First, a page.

Forget about the who is better argument, Cristiano Ronaldo or he who should not be named. Great players usually have something to prove every time they step on the pitch. That’s how they motivate themselves to reach even higher. For Cristiano Ronaldo, getting to visit Old Trafford and Manchester United in Real Madrid uniform is a perfect opportunity.
Since leaving Manchester United for the highest transfer fee ever paid, Ronaldo hasn’t won much. Titles, that is. One La Liga title, one Copa Del Rey, one Spanish Super Cup. His scoring record is something else, with 169 goals in 169 matches. Something, most would agree, wouldn’t have been achieved if he was still playing in the Premier League.
What about individual awards? He won the European Golden Shoe for the 2010-2011 season after scoring 40 league goals. He actually scored 46 the next season, but that was good enough for second place in the La Liga. Besides that? Portuguese awards, Goal.Com awards. Nothing that really rocks your world, after already touching every possible golden achievement during his younger days for Manchester United.
It’s not that Ronaldo left on bad terms. He played there for six seasons, winning three Premier League titles and the Champions League. He was the Premier League’s best player when he left in 2009. He didn’t leave anything unsettled, untouched. United have probably been weakened by his departure, because there isn’t a single player in the world who can fill his shoes, but there aren’t too many sour grapes about their former star.
But what is it in this clash, beyond the history, beyond Mourinho vs Ferguson? Cristiano Ronaldo has a chance to show something about how good he is, about how his record from the last few years when it comes to goals has nothing to do with the differences between the La Liga and the Premier League. It’s just him, just an improved him.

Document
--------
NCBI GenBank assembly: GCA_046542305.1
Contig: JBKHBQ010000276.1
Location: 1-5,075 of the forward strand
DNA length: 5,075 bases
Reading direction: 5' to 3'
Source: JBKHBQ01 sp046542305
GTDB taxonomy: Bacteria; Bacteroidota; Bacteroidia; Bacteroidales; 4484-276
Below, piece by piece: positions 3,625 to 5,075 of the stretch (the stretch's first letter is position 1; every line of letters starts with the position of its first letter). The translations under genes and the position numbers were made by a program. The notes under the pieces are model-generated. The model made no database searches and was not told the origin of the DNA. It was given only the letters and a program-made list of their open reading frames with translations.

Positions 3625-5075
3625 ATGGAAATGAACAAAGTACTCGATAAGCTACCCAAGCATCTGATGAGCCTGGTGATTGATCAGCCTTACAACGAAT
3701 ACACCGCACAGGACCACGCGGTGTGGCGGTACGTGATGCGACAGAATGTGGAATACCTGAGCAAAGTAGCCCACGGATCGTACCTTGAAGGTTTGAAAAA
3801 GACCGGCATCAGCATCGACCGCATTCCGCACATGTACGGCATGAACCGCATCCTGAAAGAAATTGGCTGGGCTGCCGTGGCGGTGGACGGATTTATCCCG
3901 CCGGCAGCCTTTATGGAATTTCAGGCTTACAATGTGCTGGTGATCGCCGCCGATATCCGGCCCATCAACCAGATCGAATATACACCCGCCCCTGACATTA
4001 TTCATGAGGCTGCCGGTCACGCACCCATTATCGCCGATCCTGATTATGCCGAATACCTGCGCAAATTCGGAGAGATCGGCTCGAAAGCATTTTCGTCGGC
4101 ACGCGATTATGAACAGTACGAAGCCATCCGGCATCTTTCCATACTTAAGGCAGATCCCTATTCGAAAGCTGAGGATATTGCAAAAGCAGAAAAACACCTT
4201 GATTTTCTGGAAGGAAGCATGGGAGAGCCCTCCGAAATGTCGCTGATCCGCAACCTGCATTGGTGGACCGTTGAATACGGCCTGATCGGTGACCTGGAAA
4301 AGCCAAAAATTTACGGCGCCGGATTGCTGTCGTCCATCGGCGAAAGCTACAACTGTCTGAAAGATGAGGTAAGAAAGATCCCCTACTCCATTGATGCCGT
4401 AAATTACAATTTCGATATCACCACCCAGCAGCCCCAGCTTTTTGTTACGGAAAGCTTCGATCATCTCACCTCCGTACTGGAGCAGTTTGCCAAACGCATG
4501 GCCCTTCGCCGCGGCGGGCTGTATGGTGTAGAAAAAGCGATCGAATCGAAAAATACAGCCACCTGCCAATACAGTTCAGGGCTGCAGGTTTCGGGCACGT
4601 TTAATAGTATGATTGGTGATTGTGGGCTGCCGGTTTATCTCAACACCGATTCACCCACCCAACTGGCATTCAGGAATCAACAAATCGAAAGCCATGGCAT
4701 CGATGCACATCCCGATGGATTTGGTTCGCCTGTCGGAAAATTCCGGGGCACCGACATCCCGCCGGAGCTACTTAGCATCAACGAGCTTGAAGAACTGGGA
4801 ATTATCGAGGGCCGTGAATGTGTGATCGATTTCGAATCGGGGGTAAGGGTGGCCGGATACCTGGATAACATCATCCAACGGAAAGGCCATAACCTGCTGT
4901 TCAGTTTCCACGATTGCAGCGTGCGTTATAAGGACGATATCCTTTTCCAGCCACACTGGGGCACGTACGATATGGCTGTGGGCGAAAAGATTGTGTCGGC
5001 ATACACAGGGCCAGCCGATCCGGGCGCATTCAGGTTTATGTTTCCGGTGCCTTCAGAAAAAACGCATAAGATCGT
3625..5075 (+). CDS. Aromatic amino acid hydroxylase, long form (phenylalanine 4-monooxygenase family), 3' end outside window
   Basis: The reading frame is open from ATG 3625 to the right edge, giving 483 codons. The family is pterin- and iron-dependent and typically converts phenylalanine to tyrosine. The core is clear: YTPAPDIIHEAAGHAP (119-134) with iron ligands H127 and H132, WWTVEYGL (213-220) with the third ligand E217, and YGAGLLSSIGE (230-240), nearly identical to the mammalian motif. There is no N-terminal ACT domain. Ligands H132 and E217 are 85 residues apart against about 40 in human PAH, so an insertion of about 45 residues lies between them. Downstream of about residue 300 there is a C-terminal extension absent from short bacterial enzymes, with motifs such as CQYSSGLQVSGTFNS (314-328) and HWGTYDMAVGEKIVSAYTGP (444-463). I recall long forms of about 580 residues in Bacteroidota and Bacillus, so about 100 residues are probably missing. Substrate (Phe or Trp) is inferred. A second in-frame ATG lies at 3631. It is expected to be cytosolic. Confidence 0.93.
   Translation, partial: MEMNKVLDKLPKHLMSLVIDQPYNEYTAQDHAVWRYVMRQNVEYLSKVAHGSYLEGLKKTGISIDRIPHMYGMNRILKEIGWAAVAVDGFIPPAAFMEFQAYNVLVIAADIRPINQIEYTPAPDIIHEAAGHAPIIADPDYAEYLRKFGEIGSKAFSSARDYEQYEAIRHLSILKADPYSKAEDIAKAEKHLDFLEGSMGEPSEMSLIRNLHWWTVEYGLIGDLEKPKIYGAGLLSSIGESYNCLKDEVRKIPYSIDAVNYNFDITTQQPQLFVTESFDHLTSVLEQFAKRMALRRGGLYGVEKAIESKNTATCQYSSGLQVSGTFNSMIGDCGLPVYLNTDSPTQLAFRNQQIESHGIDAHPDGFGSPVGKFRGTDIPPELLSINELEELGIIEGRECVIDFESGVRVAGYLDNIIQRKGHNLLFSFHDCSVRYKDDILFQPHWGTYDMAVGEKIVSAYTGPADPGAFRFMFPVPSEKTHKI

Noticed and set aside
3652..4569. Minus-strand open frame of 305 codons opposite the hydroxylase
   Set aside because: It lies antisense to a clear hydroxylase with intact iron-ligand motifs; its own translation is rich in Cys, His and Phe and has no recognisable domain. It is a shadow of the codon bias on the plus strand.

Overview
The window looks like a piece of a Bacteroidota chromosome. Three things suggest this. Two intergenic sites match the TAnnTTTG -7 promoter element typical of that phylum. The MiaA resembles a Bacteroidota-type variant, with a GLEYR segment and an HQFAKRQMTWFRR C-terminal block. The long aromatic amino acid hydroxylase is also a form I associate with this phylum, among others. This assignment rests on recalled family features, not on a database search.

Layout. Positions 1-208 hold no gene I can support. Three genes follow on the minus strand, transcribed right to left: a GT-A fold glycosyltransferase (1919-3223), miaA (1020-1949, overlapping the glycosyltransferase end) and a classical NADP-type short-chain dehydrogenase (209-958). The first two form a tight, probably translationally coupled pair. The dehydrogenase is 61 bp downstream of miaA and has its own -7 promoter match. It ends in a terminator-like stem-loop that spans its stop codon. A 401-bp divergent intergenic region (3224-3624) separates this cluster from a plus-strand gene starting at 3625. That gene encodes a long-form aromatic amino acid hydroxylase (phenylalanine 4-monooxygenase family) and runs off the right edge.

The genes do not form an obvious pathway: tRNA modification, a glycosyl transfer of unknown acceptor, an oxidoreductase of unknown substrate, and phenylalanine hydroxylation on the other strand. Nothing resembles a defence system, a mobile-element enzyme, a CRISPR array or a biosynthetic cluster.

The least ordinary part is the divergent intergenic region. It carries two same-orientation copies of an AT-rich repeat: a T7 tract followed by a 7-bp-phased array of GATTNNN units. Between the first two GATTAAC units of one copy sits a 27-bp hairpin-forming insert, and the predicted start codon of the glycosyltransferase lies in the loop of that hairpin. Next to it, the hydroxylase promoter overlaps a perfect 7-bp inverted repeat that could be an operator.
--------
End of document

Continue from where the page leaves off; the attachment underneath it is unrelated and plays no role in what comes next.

There are some different opinions about why Real Madrid are struggling to keep up with Barcelona this season. When you think about it, they only won three times in the Champions League, enough to make it out of their group. Some say it’s Jose Mourinho tinkering too much with his players’ heads, and losing some of their confidence in the dressing room. Some say it has to do with motivation, especially in the “smaller” matches, like the recent draw against Espanyol. In other words, complacency.
But it could be that Barcelona are simply the better side. They have been for the last few years, and last seasons was the abnormal. Just a rare case of Barca struggling in their away matches while Real Madrid finally put it together for a single season. The roles went back to normal this year.
In the midst of all that is Cristiano Ronaldo, who created quite a lot of drama and rumors earlier this season when he declared he was sad. Contract negotiations ploys, nothing more, but it had its effect on the team and upon the way he’s viewed. A great player, but a spoiled, annoying star. He even acknowledged that fact later in an interview, knowing that his behavior and seriousness on the pitch hurts him in the never-ending debate and chase for individual awards.
A return to Old Trafford is what’s left for him this season. The La Liga is long gone, all that’s left is the Champions League. Even the scoring title is running away from him way too soon. Ronaldo’s too selfish this season too often, taking 8-9-10 shots each match. Out to prove something against the wrong opponents, instead of doing what’s best for his team. But on big matches, big stages, despite the perception, he quite often brings the best of him.
For his legacy, and for the sake of this season, this return to Old Trafford, dubbed by some as the return of the former king of the team (for a few short years), needs to be a triumphant one. To show Manchester United fans who rate him as one of their greatest but no where near more popular (but less talented or accomplished) players, that he’s the best thing they ever had.